Iditarod 2015 trail officials report another death of a dog on Lance Mackey’s team. At approximately 5:15 p.m. Friday, 3-year-old Stiffy passed away unexpectedly on the trail between Elim and White Mountain. The necropsy performed on Stiffy revealed some abnormalities, but the cause of death could not be determined, according to a release from Iditarod officials. Further testing will be conducted to finish the necropsy study. Wyatt, another dog on Mackey’s team, died along the trail between Tanana and Ruby on March 12. The necropsy done on Wyatt revealed no abnormalities that would explain his death, according to Iditarod Chief Veterinarian Stuart….Continue Reading

Libby Riddles became the first woman to win the Iditarod on March 20, 1985. Exactly thirty years later, she’s celebrating in Nome by watching this year’s mushers cross the finish line. “I can’t believe it’s been 30 years,” she said. “I think about some of these mushers racing today and I think I have dog harnesses older than some of them. I just wanted to be in Nome for this anniversary because Nome is such a special place.” Do you remember what you were feeling when you crossed that finish line? “I think it took a whole week to sink….Continue Reading

It wasn’t a typical Iditarod trail meal for volunteers on Thursday night. Deb Smykalski — who goes by Debski — has been the Iditarod’s cook for the past 10 years. She shipped up 28 steaks for a special dinner that she paid for herself. “They’ve been talking about, whoa, when are we going to have steak so I thought I’d surprise them and make it happen,” Smykalski said. Steak, crab, garlic bread, baked potatoes and salad were provided. Another volunteer supplied the crab. “She comes up from Texas every year. She gave money for us to buy crabs to go….Continue Reading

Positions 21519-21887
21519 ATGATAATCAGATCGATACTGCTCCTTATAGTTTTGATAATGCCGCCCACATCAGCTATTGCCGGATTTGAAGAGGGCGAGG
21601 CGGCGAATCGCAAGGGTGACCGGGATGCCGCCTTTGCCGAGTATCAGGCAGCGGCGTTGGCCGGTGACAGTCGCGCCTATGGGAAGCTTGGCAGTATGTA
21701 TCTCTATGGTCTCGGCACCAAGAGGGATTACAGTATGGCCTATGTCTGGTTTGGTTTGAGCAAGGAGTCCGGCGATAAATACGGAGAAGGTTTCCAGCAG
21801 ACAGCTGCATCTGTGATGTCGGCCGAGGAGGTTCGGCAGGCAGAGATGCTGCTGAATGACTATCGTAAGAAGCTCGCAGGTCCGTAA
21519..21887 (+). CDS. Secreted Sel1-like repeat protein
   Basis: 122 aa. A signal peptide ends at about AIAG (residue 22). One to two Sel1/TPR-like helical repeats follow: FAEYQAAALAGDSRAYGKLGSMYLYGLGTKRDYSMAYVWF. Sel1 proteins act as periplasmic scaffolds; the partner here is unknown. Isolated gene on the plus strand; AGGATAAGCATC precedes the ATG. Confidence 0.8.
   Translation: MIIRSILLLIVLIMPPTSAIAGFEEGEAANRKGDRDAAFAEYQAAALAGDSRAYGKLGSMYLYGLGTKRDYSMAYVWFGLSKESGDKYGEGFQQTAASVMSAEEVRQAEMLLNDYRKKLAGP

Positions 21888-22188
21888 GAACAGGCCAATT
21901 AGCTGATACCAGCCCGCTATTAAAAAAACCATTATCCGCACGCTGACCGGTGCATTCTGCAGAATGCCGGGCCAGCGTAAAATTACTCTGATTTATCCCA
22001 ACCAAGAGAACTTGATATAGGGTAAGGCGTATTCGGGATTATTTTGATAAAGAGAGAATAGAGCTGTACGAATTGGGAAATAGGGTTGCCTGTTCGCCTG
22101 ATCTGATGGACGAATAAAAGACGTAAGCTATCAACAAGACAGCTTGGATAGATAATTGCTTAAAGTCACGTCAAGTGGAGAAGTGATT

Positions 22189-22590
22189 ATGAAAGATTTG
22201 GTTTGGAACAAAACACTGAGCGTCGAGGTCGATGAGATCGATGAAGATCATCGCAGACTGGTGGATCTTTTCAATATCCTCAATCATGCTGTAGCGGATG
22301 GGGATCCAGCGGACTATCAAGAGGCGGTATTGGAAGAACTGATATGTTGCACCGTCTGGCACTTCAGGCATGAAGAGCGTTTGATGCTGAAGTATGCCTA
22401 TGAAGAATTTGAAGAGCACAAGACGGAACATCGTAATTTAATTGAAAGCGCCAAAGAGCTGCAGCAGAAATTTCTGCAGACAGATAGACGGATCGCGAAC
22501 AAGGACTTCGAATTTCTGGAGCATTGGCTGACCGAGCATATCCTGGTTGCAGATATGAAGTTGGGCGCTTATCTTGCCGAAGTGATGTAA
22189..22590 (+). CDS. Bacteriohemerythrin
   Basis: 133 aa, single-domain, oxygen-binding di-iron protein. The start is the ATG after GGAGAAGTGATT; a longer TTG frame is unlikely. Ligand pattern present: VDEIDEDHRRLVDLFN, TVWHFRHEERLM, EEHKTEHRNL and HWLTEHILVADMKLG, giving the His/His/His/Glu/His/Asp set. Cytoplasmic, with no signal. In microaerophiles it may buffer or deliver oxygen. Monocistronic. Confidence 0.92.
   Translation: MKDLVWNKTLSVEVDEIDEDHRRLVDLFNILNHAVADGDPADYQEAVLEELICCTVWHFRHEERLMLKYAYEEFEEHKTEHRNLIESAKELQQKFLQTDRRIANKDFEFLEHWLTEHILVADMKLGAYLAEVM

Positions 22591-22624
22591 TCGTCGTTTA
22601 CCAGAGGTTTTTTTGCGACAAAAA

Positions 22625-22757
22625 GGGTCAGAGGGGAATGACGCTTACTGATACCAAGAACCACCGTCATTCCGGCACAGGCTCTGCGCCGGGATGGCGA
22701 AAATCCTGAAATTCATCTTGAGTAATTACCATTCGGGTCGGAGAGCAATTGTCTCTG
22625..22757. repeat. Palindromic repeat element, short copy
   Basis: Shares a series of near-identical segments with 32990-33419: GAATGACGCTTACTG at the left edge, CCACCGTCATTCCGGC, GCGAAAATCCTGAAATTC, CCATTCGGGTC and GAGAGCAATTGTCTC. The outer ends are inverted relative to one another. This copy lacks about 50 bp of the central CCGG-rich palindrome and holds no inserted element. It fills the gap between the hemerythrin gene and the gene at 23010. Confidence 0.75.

Dallas Seavey has done it again. Pulling under the wooden arch in Nome at 4:13 a.m with a total time of 8 days 18 hours 13 minutes 6 seconds, the 28-year-old veteran musher from Willow, Alaska won his second consecutive Iditarod Trail Sled Dog Race Wednesday. This is his third first-place finish, having also won in 2012.   He remained in the top 10 throughout much of the race. The turning point for Seavey came when he sliced through a 1-hour Aaron Burmeister lead heading from Shaktoolik into Koyuk. From there, he didn’t let up. Wearing Bib #46, Seavey pulled….Continue Reading

The best place for beer tasting in Nome for the Irish holiday wasn’t in a bar, it was on the Bering Sea. “I think it’s cool I’m standing on the ocean drinking beer,” said Ben Siwiec. In its fifth year, the Bering Sea Beer Festival was a Saint Patrick’s Day party with an Alaskan twist. “It’s why we live in Alaska,” said Kevin Burton, the head brewer at the Glacier Brewhouse in Anchorage. “We do things that are outside of town sometimes, on the beer ice.” Two magic words — “Free beer!” — quickly drew a crowd that happily made the trek….Continue Reading

While mushers of the Iditarod Trail Sled Dog Race are still making their way to Nome, another group of competitors crossed their own Nome finish line on Monday. Started in the year 2000, the Iditarod Trail Invitational — initially called the “Iditasport” — invites 50 people a year to test their mettle in three categories: running, biking and skiing. Participants can choose between two race lengths, 350 miles and 1,000 miles. The 1,000-mile race started from Knik Lake on March 1 and followed the Iditarod trail to Nome. Officials say it’s a race only 52 people have completed in its history.….Continue Reading